Pitfalls of Not Hiring a Foreclosure Surplus or Tax Deed Surplus Attorney

Pitfalls of Not Hiring a Foreclosure Surplus or Tax Deed Surplus Attorney

I have people asking me all the time if they really need to hire a Florida Foreclosure Surplus or Florida Tax Deed Sal Surplus Attorney to handle their surplus case. They talk about the affidavits on their county website, or what the state statutes provide and want to know why they can’t just fill those out and request the funds themselves. They also ask which is better, hiring a qualified Lawyer, or one of those third-party recovery companies. What kind of issues could you run into if try to retrieve the Florida Foreclosure Surplus or Tax Deed Sale Surplus Funds yourself or hire someone other than a qualified Surplus Attorney?

For starters, it is important to know exactly where you stand after the sale of your property, or that of a deceased loved one. Are there any Surplus Funds available after this sale? Just because the Clerk of Court sent you a letter stating there are Surplus Funds doesn’t mean you can get all of them. If this was a Foreclosure sale from your mortgage, there could be subordinate lienholders that could make a claim to those funds. Those subordinate lienholders could include a lien from your, subordinate mortgage, money judgment, tax warrant from the IRS, homeowner’s association assessment lien, or construction lien. If any type of lien like that is attached to the property, those liens have priority as long as they make a “timely” claim. Depending on whether it is a Foreclosure Sale or a Tax Deed Sale the subordinate lienholder has a specific amount of time to make a claim. After a Foreclosure Sale, the subordinate lienholder has a year to make a timely claim for the Surplus Funds. After a Tax Deed Sale, a subordinate lienholder has only 120 days. But that isn’t all.

If your property is sold at a Foreclosure Sale from a Homeowner’s association or a Condo Owner’s association, your mortgage lender is NOT a subordinate lienholder. The mortgage lien remains on your property and anyone who purchases the property at the auctions takes the property subject to the mortgage. This means that as long as there are no lienholders that are subordinate to the association, the surplus goes to you, the former owner. Florida Statute 45.033 states, “There is established a rebuttable presumption that the owner of record of real property on the date of the filing of a lis pendens is the person entitled to surplus funds after payment of subordinate lienholders who have timely filed a claim.” No one else can claim those funds. Just you and a subordinate lienholder. The third-party purchaser is never allowed those funds.

If your property sells at a Tax Deed auction, the ability for a subordinate lienholder is a bit different. Florida Statute 197.522 states, “Except as specifically provided in this chapter, no right, interest, restriction, or other covenant shall survive the issuance of a tax deed, except that a lien of record held by a municipal or county governmental unit, special district, or community development district, when such lien is not satisfied as of the disbursement of proceeds of sale.” This means that any and all liens on the property except certain governmental liens are extinguished due to the Florida Tax Deed Foreclosure Sale. This may include liens from personal loans, credit card judgments, homeowner’s association (and Condo) assessment liens, child support liens, mechanics liens, and even mortgage liens. If you filled out the paperwork for those Florida Foreclosure Surplus or Tax Deed Surplus funds yourself, would you really be able to fight against any other claims to your Surplus Funds?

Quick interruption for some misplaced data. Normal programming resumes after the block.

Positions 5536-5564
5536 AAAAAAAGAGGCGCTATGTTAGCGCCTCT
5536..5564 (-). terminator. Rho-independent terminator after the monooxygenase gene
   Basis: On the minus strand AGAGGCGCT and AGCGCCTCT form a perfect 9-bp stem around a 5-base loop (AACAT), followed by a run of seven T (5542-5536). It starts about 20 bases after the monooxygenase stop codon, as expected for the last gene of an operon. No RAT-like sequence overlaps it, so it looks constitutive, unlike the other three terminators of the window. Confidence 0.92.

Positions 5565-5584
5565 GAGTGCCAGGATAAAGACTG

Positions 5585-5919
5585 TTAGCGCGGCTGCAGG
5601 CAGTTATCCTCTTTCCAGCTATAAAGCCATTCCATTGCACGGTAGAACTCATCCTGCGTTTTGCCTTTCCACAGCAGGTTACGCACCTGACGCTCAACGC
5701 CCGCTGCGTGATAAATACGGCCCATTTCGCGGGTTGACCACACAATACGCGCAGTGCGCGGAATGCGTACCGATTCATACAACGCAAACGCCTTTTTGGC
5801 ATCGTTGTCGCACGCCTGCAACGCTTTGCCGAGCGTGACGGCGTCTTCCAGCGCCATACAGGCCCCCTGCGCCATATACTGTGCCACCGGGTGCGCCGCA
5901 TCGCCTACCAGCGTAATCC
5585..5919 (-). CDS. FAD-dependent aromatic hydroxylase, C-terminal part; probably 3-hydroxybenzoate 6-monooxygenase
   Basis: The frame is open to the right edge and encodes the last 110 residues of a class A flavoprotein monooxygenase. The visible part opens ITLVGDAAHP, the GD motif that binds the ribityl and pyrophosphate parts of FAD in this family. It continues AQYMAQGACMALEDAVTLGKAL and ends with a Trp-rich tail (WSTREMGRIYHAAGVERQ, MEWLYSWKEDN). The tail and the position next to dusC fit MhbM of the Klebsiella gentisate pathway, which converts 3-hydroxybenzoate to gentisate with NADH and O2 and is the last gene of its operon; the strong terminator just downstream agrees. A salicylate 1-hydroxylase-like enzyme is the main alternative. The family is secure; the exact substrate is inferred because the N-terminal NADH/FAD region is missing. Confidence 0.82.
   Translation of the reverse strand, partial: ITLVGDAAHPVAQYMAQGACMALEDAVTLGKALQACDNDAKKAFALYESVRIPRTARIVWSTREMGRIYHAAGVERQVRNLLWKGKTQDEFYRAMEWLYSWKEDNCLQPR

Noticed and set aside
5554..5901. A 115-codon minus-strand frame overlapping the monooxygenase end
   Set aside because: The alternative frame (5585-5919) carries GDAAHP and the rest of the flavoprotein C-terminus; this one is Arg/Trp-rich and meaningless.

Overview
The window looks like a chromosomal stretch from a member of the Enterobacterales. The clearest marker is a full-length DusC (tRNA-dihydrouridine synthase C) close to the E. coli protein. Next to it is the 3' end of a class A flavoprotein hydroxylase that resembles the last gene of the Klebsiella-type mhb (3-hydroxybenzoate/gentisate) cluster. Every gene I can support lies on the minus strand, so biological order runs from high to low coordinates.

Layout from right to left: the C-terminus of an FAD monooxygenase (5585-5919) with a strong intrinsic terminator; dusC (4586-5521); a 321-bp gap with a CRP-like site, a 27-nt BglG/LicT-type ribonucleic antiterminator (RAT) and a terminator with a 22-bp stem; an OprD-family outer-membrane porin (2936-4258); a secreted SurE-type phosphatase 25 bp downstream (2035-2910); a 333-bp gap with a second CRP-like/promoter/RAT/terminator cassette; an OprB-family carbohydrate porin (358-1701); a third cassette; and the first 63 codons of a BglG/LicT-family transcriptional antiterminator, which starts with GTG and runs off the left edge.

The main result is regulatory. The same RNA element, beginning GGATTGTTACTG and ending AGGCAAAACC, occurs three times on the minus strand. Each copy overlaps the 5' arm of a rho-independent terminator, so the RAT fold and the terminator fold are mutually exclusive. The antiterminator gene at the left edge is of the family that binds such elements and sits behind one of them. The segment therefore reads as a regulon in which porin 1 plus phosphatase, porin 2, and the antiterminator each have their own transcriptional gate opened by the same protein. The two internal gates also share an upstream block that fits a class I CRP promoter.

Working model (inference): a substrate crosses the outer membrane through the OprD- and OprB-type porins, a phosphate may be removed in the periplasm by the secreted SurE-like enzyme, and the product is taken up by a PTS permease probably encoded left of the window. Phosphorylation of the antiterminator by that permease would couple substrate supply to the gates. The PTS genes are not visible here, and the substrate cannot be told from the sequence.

The last pitfall I want to discuss is hiring a third-party surplus recovery company. Many of these companies don’t have your best interest in mind and are only trying to make a buck for themselves. They charge outrageous fees disguised as “consultation fees” and they don’t always disclose how much they are charging you. When you sign up with one of them you are assigning your rights to those surplus funds over to them for a hefty price. They will then often hire an inexperienced attorney to file the proper paperwork. But that attorney isn’t working for you, he/she is working for the recovery company because you signed over your rights. Sometimes these companies disappear right after they retrieve the funds from the court, and you won’t see anything. It is a very scary prospect all around.

If you hire me and my firm, you only hire me and my firm. As a lawyer working in the State of Florida, I am bound by the ethical codes laid down by the Florida Bar and the Supreme Court of Florida. I am highly knowledgeable in the statutes and case law surrounding Florida Foreclosure Surplus and Tax Deed Surplus cases. Give me a call for a free consultation. I will fight to get you every bit of the funds you have coming to you. I handle Foreclosure Surplus and Tax Deed Surplus funds in every county in the State of Florida, and I don’t get paid unless you do.

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